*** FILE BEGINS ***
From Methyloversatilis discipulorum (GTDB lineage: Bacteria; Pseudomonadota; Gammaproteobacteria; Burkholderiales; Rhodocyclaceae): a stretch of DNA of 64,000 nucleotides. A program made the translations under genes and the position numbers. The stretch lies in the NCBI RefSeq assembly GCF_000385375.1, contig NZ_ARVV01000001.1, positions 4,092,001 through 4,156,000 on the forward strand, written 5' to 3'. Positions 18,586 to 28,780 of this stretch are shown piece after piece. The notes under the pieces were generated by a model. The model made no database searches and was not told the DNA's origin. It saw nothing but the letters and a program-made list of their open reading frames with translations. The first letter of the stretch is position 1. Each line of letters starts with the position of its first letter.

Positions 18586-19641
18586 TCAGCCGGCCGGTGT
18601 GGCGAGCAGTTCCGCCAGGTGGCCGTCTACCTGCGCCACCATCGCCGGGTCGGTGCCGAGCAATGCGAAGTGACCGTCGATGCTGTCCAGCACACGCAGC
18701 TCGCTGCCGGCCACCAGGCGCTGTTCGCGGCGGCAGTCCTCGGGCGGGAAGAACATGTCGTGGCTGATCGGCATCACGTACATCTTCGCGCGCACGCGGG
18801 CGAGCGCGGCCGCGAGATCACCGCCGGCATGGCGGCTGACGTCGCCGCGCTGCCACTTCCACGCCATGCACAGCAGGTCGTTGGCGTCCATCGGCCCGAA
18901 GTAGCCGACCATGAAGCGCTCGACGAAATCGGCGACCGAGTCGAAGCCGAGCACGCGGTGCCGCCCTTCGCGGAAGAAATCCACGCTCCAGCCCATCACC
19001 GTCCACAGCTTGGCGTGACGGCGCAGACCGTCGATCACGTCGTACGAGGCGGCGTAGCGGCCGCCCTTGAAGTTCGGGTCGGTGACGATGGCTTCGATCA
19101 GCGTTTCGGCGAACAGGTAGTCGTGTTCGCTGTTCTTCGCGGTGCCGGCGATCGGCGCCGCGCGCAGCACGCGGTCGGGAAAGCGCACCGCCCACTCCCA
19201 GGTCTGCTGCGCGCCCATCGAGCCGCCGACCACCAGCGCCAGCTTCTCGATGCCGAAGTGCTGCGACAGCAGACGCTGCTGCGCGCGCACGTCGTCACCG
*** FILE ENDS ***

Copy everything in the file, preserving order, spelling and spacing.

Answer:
From Methyloversatilis discipulorum (GTDB lineage: Bacteria; Pseudomonadota; Gammaproteobacteria; Burkholderiales; Rhodocyclaceae): a stretch of DNA of 64,000 nucleotides. A program made the translations under genes and the position numbers. The stretch lies in the NCBI RefSeq assembly GCF_000385375.1, contig NZ_ARVV01000001.1, positions 4,092,001 through 4,156,000 on the forward strand, written 5' to 3'. Positions 18,586 to 28,780 of this stretch are shown piece after piece. The notes under the pieces were generated by a model. The model made no database searches and was not told the DNA's origin. It saw nothing but the letters and a program-made list of their open reading frames with translations. The first letter of the stretch is position 1. Each line of letters starts with the position of its first letter.

Positions 18586-19641
18586 TCAGCCGGCCGGTGT
18601 GGCGAGCAGTTCCGCCAGGTGGCCGTCTACCTGCGCCACCATCGCCGGGTCGGTGCCGAGCAATGCGAAGTGACCGTCGATGCTGTCCAGCACACGCAGC
18701 TCGCTGCCGGCCACCAGGCGCTGTTCGCGGCGGCAGTCCTCGGGCGGGAAGAACATGTCGTGGCTGATCGGCATCACGTACATCTTCGCGCGCACGCGGG
18801 CGAGCGCGGCCGCGAGATCACCGCCGGCATGGCGGCTGACGTCGCCGCGCTGCCACTTCCACGCCATGCACAGCAGGTCGTTGGCGTCCATCGGCCCGAA
18901 GTAGCCGACCATGAAGCGCTCGACGAAATCGGCGACCGAGTCGAAGCCGAGCACGCGGTGCCGCCCTTCGCGGAAGAAATCCACGCTCCAGCCCATCACC
19001 GTCCACAGCTTGGCGTGACGGCGCAGACCGTCGATCACGTCGTACGAGGCGGCGTAGCGGCCGCCCTTGAAGTTCGGGTCGGTGACGATGGCTTCGATCA
19101 GCGTTTCGGCGAACAGGTAGTCGTGTTCGCTGTTCTTCGCGGTGCCGGCGATCGGCGCCGCGCGCAGCACGCGGTCGGGAAAGCGCACCGCCCACTCCCA
19201 GGTCTGCTGCGCGCCCATCGAGCCGCCGACCACCAGCGCCAGCTTCTCGATGCCGAAGTGCTGCGACAGCAGACGCTGCTGCGCGCGCACGTCGTCACCG